Masking performance: Zoning in on system design

by Niklas Moeller

Photo © Comley Van Brussel
Photo © Comley Van Brussel

Sound masking is an electronic acoustic treatment used to control a facility’s background sound level. Though the sound—distributed via a network of loudspeakers—is often compared to softly blowing air, it is professionally tuned to meet a particular spectrum or ‘curve.’ The sound either completely covers up noises or reduces their disruptive impact by decreasing the amount of change between the baseline level and any volume peaks within the space. Similarly, conversations are either entirely masked or their intelligibility is reduced, improving privacy.

When designing a sound masking solution, it is vital to limit the size of its control zones so the technician or acoustician can precisely tune the sound and, hence, deliver the specified masking curve to the client.

Within this context, a control zone is a group of loudspeakers fed by a dedicated masking sound generator for which one can establish individual volume (0.5 dB steps) and frequency (1/3-octave) settings. Basically, smaller zones give the technician more control over the sound, allowing them to achieve a consistent masking effect throughout the installation.

Zoning closed rooms

This illustration shows the placement of sound masking loudspeakers (i.e. the dark blue dots) regardless of what type of zoning is used. Images courtesy K.R. Moeller Associate
This illustration shows the placement of sound masking loudspeakers (i.e. the dark blue dots) regardless of what type of zoning is used.
Images courtesy K.R. Moeller Associate

Best practice for closed rooms, such as private offices and meeting rooms, is to provide a control zone for each one. Whereas masking can be set as high as 48 dBA within open plans, closed rooms are typically set between 40 and 45 dBA. Providing each room with its own zone not only allows the technician to set the volume to an appropriate level, but also to tune the sound to provide a spectrum identical to the one used within the open plan.

If a keypad is installed, this zoning pattern also allows the occupant to adjust the masking volume and paging settings according to their need or preference.

Addressing the open plan

While the reasons for not allowing a control zone to cross open and closed areas are obvious, it is also necessary to avoid creating one covering large areas of open plan.

Though these spaces appear homogenous with their rows of bench seating or workstations, their acoustic conditions are usually anything but consistent. The unmasked ambient level varies across the floor plate—in some cases significantly, and even over short distances. The sound introduced by the masking system also fluctuates as it interacts with the interior’s layout, furnishings, and other materials. To achieve the desired sound masking curve, at the required volume, the technician must be able to address these local issues where they arise.

An example of a sound masking design utilizing a few large zones. It assigns areas to simple categories such as open plan, closed room, corridor, and reception, based on the assumption they have the same or very similar acoustic characteristics. Note the volume and equalization settings for Zone 1 (highlighted) are applied to three different areas within the facility, encompassing seven private offices, three bathrooms, a boardroom, a waiting area, and a mixed-use room.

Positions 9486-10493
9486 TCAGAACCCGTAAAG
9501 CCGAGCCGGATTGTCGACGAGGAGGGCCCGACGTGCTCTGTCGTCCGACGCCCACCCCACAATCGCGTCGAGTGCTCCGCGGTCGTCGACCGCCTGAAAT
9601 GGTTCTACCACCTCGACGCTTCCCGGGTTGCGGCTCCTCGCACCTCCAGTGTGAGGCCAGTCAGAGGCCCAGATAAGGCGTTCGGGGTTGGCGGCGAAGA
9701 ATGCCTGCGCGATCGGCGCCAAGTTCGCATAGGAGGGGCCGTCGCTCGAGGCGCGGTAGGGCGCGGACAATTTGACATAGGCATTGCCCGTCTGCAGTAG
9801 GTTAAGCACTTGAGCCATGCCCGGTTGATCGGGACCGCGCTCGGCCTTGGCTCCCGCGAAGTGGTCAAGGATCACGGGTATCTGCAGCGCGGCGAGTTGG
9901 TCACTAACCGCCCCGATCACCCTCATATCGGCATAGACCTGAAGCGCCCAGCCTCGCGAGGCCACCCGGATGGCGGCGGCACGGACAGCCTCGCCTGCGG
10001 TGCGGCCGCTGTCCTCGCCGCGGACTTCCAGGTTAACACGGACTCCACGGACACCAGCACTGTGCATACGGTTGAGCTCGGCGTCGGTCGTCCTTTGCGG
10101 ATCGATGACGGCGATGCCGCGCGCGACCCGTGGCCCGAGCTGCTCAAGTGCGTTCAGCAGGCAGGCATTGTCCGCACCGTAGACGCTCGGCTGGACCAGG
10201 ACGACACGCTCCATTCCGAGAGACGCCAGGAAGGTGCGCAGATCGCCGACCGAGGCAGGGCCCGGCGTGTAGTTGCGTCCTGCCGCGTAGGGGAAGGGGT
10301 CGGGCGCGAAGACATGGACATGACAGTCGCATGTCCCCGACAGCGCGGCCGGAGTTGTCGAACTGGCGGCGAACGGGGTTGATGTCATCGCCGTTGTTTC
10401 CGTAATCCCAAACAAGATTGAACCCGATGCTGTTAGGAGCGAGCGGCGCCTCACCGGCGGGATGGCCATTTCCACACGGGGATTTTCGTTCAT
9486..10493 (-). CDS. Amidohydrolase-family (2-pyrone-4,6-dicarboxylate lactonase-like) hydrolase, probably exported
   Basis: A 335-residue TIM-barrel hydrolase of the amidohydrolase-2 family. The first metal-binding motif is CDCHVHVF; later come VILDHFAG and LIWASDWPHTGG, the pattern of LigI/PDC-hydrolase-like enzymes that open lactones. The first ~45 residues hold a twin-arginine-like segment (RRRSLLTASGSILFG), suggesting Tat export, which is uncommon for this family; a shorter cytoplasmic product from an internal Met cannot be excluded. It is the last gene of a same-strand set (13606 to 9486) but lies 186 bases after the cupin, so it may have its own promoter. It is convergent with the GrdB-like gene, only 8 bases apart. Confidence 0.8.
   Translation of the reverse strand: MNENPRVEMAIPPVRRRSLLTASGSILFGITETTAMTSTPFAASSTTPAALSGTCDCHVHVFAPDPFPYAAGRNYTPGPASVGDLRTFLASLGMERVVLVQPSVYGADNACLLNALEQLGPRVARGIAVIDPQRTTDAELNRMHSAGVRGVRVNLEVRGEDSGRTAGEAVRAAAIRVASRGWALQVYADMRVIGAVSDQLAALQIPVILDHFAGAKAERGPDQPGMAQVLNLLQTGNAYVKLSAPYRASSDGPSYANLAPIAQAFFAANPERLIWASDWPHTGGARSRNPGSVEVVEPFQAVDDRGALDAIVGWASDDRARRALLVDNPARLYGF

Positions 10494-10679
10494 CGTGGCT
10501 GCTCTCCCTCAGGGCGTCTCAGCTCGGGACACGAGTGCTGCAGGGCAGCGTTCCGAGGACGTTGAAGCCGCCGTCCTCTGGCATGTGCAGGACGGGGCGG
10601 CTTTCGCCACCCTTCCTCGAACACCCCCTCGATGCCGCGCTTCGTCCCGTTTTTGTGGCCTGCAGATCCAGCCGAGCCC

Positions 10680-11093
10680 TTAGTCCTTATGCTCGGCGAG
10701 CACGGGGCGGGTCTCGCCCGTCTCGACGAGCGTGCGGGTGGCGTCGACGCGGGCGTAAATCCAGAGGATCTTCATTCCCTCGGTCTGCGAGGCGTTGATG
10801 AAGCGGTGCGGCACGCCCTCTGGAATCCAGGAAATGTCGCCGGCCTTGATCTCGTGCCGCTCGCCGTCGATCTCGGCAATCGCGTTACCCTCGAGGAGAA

An example of a sound masking design utilizing a few large zones. It assigns areas to simple categories such as open plan, closed room, corridor, and reception, based on the assumption they have the same or very similar acoustic characteristics. Note the volume and equalization settings for Zone 1 (highlighted) are applied to three different areas within the facility, encompassing seven private offices, three bathrooms, a boardroom, a waiting area, and a mixed-use room.

Using single-speaker zones throughout the design is ideal from the perspective of maximizing the technician’s control over the masking sound, and modern technologies can easily be implemented this way. However, if the client’s budget requires a modest concession, it is acceptable to have up to three loudspeakers per zone across open plans, expanding coverage from 21 to 63 m2 (225 to 675 sf). This size still allows the tuning technician to adjust the sound’s volume and frequency to address local variations and achieve a consistent—and therefore consistently comfortable and effective—masking sound throughout the installation.

Venturing beyond three loudspeakers introduces ever-escalating, tuning, and commissioning challenges. Though this decision might reduce the initial purchase price of the sound masking equipment, it carries a steep cost in terms of effectiveness, comfort, and flexibility.

There are three key ways larger loudspeaker zones impact performance.

Volume loss

In some sound masking systems using six- to eight-speaker zones, the output difference between the first and last loudspeaker in the zone far exceeds the allowable volume variation in common performance specifications. Technically, acousticians can address this problem—at least to some degree—by adding audio-transformers to the loudspeakers, but doing so adds cost and diminishes the system’s flexibility.

Poor flexibility

Zone size affects how efficiently and cost-effectively changes can be made. The likelihood the client will need to make adjustments during a sound masking system’s 10- to 20-year lifespan is almost certain. Large zones limit their ability to reconfigure the system without first altering its design, moving loudspeakers, and/or rewiring. If changes are made to the physical characteristics of the space or to occupancy, modifications might not only need to be made to the masking sound, but also to paging, music, timer, keypad, and security settings.

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